The Quilotoa Loop
Trip Start Jun 07, 2008
34Trip End Sep 14, 2008
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Where I stayed
The bus ride itself is half the adventure in this area for several reasons. First of all, busses are very infrequent, most running only once per day VERY early in the morning. Secondly, the road itself is in terrible condition as you get further out, and the scenery is incredible. Finally, the busses are used almost exclusively by indigenous people who still wear their traditional clothing
The next day I got up at 5:30 to catch the 6am bus to Quilotoa. After shivering in the dark for a half-hour, the bus showed up and I was off just before sunrise. The main natural attraction in this area is Laguna Quilotoa, a volcanic crater lake. After having breakfast at a hostel near the lake, I hiked down from the rim to the lake, where the only other peole were a group of boys in their school uniforms. The hike back up took twice as long as the way down, as the altitude here was around 13,000 ft, but it was well worth it
That night, there was a whole new set of hotel guests, including a different German couple, a Danish couple, and two girls from Australia. Plenty more interesting travel stories were exchanged over dinner. The next morning, I was up at 3am to catch the 4am bus to Zumbahua. Yes, that's right. The only bus that travels that route all day leaves at 4am. Better yet, it actually showed up at 3:40, so it was a good thing I was out there half-an-hour early. The Australian girls joined me for this trip to another indigenous market, and our bus also carried pigs, sheep, and chickens. Better yet, there seemed to be some sort of electrical issue that caused the headlights to go out every now and then, but the driver didn't seemed too concerned about driving for 10 or 20 seconds in compete darkness on these curvy mountain roads.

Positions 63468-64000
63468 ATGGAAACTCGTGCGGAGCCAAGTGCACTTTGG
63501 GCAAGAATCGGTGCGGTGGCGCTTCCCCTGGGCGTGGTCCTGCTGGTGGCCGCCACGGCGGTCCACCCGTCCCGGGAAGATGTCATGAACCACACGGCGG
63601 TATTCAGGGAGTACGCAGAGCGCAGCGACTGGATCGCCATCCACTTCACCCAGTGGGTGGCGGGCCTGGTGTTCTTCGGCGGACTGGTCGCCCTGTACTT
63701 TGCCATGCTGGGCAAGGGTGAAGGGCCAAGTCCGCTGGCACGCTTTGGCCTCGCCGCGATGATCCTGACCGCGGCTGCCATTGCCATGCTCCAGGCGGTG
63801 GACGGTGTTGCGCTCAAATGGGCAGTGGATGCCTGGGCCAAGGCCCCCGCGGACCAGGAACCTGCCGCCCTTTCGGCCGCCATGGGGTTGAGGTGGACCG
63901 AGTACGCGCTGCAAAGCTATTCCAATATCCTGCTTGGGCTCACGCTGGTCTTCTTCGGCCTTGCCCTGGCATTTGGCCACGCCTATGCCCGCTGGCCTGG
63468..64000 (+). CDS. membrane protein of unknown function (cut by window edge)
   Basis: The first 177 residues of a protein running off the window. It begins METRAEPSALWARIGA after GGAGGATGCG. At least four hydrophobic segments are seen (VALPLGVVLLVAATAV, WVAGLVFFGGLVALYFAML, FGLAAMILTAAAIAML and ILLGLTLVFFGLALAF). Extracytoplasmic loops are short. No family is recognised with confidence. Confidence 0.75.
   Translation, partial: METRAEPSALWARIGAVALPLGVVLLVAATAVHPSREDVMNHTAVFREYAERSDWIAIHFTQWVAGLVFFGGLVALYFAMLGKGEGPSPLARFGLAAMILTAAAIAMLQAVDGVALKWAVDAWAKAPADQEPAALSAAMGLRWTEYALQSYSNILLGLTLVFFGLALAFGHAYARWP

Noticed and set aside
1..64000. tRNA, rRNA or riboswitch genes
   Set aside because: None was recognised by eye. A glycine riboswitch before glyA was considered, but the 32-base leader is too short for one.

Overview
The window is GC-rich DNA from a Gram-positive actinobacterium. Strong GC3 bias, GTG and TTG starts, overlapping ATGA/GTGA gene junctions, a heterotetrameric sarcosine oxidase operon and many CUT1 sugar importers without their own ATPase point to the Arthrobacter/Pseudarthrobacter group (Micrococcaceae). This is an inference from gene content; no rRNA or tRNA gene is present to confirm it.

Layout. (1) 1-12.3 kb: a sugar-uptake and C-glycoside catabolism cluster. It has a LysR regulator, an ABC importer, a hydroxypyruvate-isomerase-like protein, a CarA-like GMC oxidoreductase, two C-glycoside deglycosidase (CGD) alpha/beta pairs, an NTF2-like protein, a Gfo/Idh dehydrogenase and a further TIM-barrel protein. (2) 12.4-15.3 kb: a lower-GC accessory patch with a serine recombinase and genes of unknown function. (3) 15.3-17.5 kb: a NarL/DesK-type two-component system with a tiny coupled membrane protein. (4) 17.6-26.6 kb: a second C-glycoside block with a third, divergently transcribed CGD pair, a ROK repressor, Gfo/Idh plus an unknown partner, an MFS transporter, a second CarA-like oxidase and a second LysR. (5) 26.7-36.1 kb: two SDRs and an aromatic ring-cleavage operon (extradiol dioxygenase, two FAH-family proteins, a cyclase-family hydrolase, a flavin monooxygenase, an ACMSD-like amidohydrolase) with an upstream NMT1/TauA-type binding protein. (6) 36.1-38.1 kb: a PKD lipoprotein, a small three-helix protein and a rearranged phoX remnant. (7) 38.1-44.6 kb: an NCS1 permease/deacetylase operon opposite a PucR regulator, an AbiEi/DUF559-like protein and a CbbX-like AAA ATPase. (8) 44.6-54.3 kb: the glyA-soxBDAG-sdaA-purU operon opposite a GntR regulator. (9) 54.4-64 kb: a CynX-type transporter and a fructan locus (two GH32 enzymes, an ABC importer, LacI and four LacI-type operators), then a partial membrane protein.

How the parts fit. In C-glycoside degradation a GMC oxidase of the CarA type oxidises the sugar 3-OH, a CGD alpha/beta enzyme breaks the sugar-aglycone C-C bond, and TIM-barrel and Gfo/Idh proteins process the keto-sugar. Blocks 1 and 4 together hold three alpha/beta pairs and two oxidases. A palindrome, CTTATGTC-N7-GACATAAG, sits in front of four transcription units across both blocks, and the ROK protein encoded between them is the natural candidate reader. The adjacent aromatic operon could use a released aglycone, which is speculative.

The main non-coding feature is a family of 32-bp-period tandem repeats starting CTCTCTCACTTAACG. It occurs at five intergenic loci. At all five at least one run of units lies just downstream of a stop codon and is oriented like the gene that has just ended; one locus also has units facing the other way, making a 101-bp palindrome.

The market at Zumbahua was by far the best I've been to. This is party due to the fact that we got there before sunrise and saw it all being set up, including the llama-filled animal market. The setting was also incedible, with views of the Andean countryside instead of concrete buildings. Perhaps best of all, it was filled with friendly indigenous people in their colorful outfits. I even managed to get a pair of pants with a big tear repaired by a guy with an old sewing machine. Also watched as sheep were slaughtered, which has resulted in a renewed determination to eat veggies.
These were perhaps the best couple of days of my entire trip, but the excitement on this last day was just getting started... But first, I´ve finally taken a few photos that I´m proud of on this trip, so check them out on flickr.